Wednesday, September 16, 2009

The Heart of the Matter

Buddhism, like most forms of spiritual practice, is not rocket science. It doesn't take a genius to grasp its basic truths and to see how they apply to everyday life. But we are liable to miss the point entirely if rocket science is what we're looking for. We might expect spirituality to be sophisticated, because we see ourselves as sophisticated creatures. In our search for sophisticated answers to our sophisticated questions, we overlook the simple truth that's already present. One Tibetan teacher, in speaking of his realization of the true nature of mind, said: "Because it is so close, no one sees it. Because it is so simple, no one trusts it."

The intellect and the logical, reasoning mind is one of our greatest strengths as human beings -- but, paradoxically, it can also be a weakness for us on the spiritual path if we rely upon it too heavily. At its best, an intellectual understanding of the truth shows which direction to go in and helps us see through our delusions -- but, at its worst, it masquerades as authentic experience, which is something it can never really be. If we read about a spiritual truth in a book or have a stimulating conversation about it, it might produce some good ideas and intellectual insights. These ideas and insights are fine as long as we do not mistake them for authentic realization, which can only come from direct experience -- beyond intellect and conceptual mind.

When we study seemingly esoteric topics such as the Buddhist teachings on emptiness and selflessness, we engage the intellect to a very high degree, and this exercise can sometimes be misleading. The point is always to leave intellectual speculation and theories behind and go directly into our own mind and experience, where we can discover the truth for ourselves, in a non-theoretical way.

Beyond intellect and reasoning, there is another important dimension to our human experience, a side that too often lies in the shadows, begging for further investigation and understanding: the emotional mind. Emotions are the mind's raw, energetic expression, and their powerful currents often contort our experience into painful shapes and colors. To the degree that Buddhists are concerned with alleviating and transcending suffering (and from the very first teaching the Buddha ever gave, this has always been the stated intention of the Buddhist spiritual path), we need to direct our attention to where the bulk of our suffering comes from. And if we're honest with ourselves, we'll see that most of it comes from our emotions.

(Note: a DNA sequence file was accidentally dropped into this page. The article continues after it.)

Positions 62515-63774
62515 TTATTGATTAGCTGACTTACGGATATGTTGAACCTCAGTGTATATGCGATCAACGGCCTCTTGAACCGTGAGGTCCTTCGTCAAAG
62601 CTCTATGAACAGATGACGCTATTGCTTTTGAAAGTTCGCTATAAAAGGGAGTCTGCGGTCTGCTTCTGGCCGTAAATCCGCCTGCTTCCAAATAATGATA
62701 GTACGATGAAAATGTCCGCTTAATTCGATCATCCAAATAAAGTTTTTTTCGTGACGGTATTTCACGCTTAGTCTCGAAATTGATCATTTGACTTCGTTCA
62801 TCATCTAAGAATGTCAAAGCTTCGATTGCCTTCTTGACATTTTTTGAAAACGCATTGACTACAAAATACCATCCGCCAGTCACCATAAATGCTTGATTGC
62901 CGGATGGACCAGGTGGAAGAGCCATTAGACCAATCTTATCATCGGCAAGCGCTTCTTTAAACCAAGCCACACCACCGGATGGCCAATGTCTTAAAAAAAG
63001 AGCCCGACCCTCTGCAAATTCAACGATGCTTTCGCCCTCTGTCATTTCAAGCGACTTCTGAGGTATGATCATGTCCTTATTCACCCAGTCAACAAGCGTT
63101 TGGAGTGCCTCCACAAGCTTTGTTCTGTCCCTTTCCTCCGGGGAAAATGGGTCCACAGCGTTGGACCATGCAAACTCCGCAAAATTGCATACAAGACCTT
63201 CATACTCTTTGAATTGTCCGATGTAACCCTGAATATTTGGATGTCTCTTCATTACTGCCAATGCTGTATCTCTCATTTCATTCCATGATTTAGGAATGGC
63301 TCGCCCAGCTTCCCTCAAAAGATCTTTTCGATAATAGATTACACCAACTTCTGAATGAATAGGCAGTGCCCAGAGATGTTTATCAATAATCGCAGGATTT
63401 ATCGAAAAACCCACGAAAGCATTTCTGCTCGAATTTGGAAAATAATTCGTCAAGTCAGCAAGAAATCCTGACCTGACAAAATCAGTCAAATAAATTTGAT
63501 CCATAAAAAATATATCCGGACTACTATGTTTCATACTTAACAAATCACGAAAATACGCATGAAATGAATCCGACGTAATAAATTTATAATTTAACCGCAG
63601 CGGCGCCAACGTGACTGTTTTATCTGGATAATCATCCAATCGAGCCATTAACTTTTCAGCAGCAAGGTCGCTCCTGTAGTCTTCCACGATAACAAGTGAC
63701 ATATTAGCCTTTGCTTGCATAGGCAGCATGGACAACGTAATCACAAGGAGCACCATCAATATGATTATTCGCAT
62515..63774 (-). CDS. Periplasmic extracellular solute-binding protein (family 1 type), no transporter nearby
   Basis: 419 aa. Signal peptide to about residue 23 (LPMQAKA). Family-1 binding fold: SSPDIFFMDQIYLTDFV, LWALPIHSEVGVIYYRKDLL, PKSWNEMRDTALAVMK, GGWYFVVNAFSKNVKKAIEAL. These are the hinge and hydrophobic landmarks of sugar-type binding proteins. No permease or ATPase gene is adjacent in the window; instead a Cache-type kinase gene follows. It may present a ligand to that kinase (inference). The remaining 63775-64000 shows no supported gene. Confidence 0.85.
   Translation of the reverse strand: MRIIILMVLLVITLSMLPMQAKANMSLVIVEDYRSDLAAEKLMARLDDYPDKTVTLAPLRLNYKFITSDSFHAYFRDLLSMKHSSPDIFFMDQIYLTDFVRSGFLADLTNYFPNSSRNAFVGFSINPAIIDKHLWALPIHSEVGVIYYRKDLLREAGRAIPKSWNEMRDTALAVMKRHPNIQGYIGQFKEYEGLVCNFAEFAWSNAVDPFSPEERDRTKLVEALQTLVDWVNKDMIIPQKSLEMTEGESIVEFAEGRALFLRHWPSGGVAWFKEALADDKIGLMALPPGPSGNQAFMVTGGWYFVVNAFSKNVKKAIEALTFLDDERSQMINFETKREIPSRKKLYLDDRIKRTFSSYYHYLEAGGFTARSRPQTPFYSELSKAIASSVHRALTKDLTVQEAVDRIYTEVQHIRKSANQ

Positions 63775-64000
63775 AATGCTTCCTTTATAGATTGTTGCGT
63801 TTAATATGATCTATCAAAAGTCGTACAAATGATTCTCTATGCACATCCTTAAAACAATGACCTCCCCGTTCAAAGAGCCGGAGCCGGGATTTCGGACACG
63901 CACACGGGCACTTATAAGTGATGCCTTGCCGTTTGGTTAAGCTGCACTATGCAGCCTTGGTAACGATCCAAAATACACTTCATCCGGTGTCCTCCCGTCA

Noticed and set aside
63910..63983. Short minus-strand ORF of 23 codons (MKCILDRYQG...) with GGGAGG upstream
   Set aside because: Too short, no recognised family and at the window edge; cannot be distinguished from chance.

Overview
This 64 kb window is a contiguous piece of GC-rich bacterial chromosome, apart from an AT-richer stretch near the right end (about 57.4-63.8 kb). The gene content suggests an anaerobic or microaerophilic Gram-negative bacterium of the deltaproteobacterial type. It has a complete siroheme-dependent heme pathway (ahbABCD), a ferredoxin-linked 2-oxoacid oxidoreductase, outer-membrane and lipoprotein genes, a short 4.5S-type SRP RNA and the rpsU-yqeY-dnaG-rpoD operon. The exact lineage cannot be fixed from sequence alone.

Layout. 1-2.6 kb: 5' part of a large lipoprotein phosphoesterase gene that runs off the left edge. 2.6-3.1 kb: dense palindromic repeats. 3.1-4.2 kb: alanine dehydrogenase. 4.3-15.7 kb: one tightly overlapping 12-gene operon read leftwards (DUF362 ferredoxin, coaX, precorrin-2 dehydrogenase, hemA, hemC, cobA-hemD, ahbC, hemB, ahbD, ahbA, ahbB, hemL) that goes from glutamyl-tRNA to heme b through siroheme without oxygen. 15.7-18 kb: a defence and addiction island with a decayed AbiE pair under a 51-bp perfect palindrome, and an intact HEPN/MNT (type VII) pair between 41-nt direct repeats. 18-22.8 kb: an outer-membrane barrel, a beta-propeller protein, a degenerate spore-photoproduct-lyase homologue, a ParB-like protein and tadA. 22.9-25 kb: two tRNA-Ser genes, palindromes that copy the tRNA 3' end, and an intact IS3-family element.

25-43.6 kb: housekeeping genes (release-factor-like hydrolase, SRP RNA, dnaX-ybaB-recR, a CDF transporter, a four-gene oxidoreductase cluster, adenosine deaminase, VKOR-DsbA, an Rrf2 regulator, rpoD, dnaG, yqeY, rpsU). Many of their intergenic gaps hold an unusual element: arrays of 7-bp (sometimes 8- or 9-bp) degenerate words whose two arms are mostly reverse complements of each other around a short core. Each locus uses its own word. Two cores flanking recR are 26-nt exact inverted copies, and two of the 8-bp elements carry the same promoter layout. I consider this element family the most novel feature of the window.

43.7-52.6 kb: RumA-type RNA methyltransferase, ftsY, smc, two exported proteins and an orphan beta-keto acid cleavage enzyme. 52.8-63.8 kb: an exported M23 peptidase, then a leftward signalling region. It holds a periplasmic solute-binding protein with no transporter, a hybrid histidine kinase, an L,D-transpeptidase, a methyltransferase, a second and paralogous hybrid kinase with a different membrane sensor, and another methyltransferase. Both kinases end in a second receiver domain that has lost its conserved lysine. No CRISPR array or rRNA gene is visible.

There are painful experiences in life that cannot be avoided: sickness and injury, heartbreak, loss, and, sooner or later, death. Most of our suffering, however, comes not from those mere, choiceless experiences, but from our emotional reactions -- the added layers of pain and suffering we glom onto our experience. It comes from our anger, our impatience and aggression, our greed and attachment and obsession and addiction, our jealousy and envy, our pride and arrogance, our willful blindness and ignorance -- in other words, the bulk of our suffering is what we bring upon ourselves, through all our nefarious and destructive emotions.

When Buddhists speak about a philosophical idea like emptiness, we often speak abstractly, using examples that are emotionally neutral: a table, a chair, a rock. Although the table appears in front of us, we say, it has no inherent existence, no fundamental essence that can be located, and we list all the intellectual reasons why this is so. But tables and chairs and rocks don't generally cause us much suffering in life -- and whether they have any true existence or not doesn't really seem to make a whit of difference to me, when I get right down to it. But to see, in the midst of an emotional upheaval, the emptiness of the emotion that has me in its grip -- now that, it seems to me, is getting to the point, the real heart of the matter.

Seeing the emptiness of emotions means seeing their illusory, dreamlike quality and their transient, fluid nature -- which is the opposite of how we typically experience them. It means seeing that the qualities we project onto the objects of our emotions -- the enchanting desirability of the person for whom we lust, the extremely irritating nature of the person towards whom we feel anger, and so on -- emanate, above all, from our own minds; these qualities do not truly exist "out there" in the objects themselves. And it means seeing that our emotions, beneath all the storylines and projections and distortions we try to attach to them, are nothing other than the vivid and natural expression of mind's basic aliveness. Seeing this, we begin to let go of our clinging towards pleasant feelings and our fear and aversion towards unpleasant feelings, and we develop the equanimity of relating to the full range of our experience with a more open, curious mind. We begin to discover the wisdom and richness that is present right within our most glorious moments and our most wretched ones -- and all the moments in-between.

The jewel, after all, is in the lotus, as a famous Buddhist chant somewhat cryptically says. And the lotus grows -- where else? -- in the mud.

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